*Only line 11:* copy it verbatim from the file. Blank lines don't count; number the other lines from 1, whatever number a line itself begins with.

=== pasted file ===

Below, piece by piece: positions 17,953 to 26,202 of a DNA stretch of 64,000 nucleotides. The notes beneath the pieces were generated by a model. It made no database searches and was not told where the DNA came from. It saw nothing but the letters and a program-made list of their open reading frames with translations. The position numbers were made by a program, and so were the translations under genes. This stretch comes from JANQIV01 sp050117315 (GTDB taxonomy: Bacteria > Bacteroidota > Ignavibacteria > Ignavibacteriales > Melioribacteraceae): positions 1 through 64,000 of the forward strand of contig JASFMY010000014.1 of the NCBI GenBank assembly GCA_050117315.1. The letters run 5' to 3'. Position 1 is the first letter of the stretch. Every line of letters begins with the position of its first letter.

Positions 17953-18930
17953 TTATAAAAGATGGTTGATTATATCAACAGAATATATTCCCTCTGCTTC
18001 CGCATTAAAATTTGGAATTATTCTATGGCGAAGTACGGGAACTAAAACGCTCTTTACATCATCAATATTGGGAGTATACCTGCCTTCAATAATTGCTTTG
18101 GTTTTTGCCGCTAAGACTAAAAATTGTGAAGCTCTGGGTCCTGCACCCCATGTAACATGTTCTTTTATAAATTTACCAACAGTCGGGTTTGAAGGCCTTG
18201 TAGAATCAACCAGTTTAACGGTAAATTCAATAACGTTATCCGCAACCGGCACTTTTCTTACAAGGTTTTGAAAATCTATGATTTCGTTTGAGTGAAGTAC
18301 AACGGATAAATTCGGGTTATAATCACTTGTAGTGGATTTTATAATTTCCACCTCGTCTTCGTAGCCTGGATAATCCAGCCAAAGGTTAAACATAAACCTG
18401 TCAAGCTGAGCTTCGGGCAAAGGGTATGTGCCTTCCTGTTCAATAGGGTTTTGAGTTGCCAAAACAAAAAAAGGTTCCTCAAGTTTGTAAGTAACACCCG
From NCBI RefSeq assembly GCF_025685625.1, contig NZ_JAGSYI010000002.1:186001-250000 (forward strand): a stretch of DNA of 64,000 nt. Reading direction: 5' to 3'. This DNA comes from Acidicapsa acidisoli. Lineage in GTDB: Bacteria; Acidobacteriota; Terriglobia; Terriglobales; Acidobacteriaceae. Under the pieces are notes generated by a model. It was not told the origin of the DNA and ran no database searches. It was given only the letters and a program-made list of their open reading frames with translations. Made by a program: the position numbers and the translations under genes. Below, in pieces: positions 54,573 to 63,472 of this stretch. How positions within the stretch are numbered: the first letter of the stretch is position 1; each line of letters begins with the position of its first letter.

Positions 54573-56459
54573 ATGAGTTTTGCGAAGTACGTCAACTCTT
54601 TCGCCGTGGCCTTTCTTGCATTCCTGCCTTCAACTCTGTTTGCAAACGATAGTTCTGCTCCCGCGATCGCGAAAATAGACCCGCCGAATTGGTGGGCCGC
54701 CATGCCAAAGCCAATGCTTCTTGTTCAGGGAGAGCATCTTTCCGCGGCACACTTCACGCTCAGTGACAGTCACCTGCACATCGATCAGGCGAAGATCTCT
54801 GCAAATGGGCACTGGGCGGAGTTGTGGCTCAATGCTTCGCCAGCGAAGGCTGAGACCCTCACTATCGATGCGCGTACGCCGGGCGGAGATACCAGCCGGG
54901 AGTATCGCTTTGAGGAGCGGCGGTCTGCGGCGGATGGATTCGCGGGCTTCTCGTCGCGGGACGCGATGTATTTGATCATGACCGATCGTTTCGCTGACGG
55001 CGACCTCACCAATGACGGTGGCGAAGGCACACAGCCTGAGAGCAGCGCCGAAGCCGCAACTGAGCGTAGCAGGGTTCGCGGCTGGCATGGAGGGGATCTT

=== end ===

54573 ATGAGTTTTGCGAAGTACGTCAACTCTT